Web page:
Blog #92 Moving Pictures
Moving pictures is not a reference to the Canadian rock band RUSH amazing 1981 album. However, this is photography blog so this entry will be about this thing called video. Early on in the 20th century when film was made into longer reels and recorded continuously, there was the birth of the movie, or quite literally, moving pictures. Early silent films were 16 to 24 frames per second (fps). By the 1920s when sound started to be paired with the moving pictures, the industry standard adopted around 24 fps. These days, video streams at 24, 30, 60 fps, or way higher for slow-motion with butter smooth performance. Frame rates of 120 or 240 fps are pretty much baked into every smartphone these days. This is absolutely amazing!
I love to make photos, usually on film cameras. I develop and process the images myself. I do very little post-processing as a rule. Maybe a 10% crop, heal a few spots, adjust the exposure, lift the shadows, punch the contrast, add a touch of vignette, and voila! I’m on to the next one. With Lightroom and Presets at our disposal, we can streamline our workflow to a matter of minutes.
Video for me until recently has been elusive, complicated, and downright scary. I just don’t have the hours and hours necessary to post process the stuff. I was careful to never say never and it’s a good thing I didn’t. Recently, I had the opportunity to shoot a music video for the absolutely fantastic group of talented gentleman Metro Vocal Group (MVG). They were planning to do a special tribute in black-and-white and they really liked my black-and-white work so they invited me to shoot a music video with them. I accepted the challenge. I approached the scenes from a still photography perspective in terms of composition and lighting, which proved to be a good approach, for the most part. Best of all, MVG was going to do all of the post processing. This was going to be really important since the sound was at least as important as the video piece.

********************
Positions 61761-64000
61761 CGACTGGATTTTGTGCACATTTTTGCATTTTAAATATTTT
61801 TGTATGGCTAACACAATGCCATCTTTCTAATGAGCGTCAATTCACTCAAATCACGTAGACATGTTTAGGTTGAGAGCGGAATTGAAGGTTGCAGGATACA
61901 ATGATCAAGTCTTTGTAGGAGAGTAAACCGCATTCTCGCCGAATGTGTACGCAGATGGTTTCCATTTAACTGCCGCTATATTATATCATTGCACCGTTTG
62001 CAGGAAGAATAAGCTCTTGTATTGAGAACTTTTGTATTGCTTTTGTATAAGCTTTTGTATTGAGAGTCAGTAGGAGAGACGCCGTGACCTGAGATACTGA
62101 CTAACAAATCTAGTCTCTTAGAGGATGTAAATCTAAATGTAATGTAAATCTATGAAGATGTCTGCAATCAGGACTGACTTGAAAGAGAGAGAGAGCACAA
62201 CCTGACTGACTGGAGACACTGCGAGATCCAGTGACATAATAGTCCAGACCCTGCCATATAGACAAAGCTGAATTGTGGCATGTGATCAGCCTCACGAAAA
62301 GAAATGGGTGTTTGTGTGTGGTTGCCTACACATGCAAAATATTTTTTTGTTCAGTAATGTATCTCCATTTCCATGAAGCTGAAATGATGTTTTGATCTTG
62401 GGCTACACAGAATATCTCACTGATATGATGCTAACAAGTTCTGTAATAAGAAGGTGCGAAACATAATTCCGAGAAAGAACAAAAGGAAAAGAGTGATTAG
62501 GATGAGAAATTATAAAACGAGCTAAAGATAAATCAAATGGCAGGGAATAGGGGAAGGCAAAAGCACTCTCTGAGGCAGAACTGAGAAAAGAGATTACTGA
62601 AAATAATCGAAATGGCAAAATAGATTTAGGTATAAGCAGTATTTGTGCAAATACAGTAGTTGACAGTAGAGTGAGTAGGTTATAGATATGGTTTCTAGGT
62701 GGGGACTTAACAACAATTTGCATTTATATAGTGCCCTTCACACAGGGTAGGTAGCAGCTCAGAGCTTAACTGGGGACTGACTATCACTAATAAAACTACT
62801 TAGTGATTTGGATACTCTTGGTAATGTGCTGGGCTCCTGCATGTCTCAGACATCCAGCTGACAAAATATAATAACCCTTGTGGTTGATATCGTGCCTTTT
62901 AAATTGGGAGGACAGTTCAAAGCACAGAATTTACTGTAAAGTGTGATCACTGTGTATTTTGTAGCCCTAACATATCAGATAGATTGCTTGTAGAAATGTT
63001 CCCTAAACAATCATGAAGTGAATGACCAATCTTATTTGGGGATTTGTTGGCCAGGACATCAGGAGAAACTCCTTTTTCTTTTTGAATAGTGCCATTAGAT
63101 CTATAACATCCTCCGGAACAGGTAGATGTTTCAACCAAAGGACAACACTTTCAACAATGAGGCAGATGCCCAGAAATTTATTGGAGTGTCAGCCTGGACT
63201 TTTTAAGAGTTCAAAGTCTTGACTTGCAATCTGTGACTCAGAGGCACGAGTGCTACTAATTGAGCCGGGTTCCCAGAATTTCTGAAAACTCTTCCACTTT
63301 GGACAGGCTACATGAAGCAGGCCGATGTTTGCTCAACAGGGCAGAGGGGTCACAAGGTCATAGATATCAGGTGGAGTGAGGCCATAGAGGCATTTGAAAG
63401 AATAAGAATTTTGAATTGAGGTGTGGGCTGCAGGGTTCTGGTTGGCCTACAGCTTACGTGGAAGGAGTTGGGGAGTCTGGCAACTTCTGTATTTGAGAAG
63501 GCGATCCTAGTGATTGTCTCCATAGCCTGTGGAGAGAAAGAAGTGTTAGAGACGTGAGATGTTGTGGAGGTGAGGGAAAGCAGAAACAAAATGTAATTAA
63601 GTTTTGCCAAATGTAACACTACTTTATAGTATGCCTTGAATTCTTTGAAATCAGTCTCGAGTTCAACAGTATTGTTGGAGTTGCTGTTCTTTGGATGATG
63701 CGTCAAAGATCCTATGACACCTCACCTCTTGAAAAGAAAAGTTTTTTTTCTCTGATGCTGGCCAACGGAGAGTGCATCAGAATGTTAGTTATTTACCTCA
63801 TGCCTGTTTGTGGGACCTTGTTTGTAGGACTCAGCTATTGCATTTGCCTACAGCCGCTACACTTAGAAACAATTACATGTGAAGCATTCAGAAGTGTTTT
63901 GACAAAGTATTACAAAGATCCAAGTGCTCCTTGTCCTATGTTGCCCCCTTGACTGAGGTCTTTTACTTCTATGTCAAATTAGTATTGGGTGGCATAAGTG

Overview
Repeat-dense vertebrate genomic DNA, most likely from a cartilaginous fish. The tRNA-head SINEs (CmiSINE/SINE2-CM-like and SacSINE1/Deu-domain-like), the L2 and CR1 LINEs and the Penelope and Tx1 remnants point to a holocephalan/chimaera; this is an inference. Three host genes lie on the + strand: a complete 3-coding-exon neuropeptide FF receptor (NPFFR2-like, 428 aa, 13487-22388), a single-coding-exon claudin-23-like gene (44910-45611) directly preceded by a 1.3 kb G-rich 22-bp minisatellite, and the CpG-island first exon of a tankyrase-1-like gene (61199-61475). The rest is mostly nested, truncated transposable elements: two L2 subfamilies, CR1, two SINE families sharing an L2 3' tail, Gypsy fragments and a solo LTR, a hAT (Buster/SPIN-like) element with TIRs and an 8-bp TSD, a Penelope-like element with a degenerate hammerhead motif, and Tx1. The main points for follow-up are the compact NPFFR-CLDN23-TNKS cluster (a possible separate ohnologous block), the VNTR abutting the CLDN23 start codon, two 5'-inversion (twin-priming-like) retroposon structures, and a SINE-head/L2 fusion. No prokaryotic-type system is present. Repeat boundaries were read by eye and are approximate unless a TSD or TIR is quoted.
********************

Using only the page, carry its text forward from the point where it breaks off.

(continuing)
Making a music video is hard work! The day of the shoot was like eight hours. All of that will be compressed down to three-a-half-minutes. It was a really terrific experience and I gained a new found appreciation for videographers. I brought three lights and MVG loaned me a Sony full frame mirrorless to play with before the shoot. I am really curious about the result and looking forward to the final cut. Links will be shared later.
I would encourage any film or still photographer to shoot some video, even shorts, to get a new feel for a similar medium. As a visual artist, expanding your horizons us usually a good thing.
The light is always right.
*Images here were made Behind the Scenes on an iPhone or Nikon FE with black and white film. Thanks to AnnMarie for the photos that I’m in.**